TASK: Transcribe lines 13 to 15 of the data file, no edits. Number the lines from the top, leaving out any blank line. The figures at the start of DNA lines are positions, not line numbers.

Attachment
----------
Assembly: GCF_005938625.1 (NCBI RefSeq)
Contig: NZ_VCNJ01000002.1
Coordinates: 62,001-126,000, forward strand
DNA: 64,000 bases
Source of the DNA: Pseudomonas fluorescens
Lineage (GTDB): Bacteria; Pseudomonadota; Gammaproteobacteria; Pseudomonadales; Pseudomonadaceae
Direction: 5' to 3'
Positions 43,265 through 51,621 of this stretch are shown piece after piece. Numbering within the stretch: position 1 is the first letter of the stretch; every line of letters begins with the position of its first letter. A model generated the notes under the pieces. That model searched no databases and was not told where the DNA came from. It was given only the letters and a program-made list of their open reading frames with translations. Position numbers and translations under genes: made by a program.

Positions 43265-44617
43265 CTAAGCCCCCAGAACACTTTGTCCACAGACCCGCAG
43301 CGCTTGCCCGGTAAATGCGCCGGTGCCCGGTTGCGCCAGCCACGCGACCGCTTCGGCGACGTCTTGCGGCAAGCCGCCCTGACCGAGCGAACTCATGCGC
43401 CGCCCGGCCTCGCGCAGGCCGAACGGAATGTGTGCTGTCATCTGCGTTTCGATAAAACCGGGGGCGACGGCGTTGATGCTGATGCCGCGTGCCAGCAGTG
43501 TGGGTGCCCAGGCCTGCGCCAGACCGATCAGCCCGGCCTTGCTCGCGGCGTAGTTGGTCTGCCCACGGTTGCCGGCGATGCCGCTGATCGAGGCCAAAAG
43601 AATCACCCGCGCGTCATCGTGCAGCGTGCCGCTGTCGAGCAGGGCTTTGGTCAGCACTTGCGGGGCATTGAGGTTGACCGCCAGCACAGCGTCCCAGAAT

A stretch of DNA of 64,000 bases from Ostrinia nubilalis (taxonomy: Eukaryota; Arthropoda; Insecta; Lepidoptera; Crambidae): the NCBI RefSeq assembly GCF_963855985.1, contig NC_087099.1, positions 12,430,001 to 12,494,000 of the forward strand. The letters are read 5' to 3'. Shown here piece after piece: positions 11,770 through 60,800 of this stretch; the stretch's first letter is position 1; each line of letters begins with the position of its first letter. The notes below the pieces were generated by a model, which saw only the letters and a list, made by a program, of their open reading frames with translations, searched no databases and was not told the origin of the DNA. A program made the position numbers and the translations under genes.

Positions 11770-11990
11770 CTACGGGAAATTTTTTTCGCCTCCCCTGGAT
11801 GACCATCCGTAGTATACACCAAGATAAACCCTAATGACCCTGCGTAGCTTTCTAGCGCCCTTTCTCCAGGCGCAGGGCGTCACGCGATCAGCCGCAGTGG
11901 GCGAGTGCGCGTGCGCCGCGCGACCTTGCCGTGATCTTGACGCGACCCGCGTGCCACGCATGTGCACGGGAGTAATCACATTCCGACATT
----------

43501 TGGGTGCCCAGGCCTGCGCCAGACCGATCAGCCCGGCCTTGCTCGCGGCGTAGTTGGTCTGCCCACGGTTGCCGGCGATGCCGCTGATCGAGGCCAAAAG
43601 AATCACCCGCGCGTCATCGTGCAGCGTGCCGCTGTCGAGCAGGGCTTTGGTCAGCACTTGCGGGGCATTGAGGTTGACCGCCAGCACAGCGTCCCAGAAT

A stretch of DNA of 64,000 bases from Ostrinia nubilalis (taxonomy: Eukaryota; Arthropoda; Insecta; Lepidoptera; Crambidae): the NCBI RefSeq assembly GCF_963855985.1, contig NC_087099.1, positions 12,430,001 to 12,494,000 of the forward strand. The letters are read 5' to 3'. Shown here piece after piece: positions 11,770 through 60,800 of this stretch; the stretch's first letter is position 1; each line of letters begins with the position of its first letter. The notes below the pieces were generated by a model, which saw only the letters and a list, made by a program, of their open reading frames with translations, searched no databases and was not told the origin of the DNA. A program made the position numbers and the translations under genes.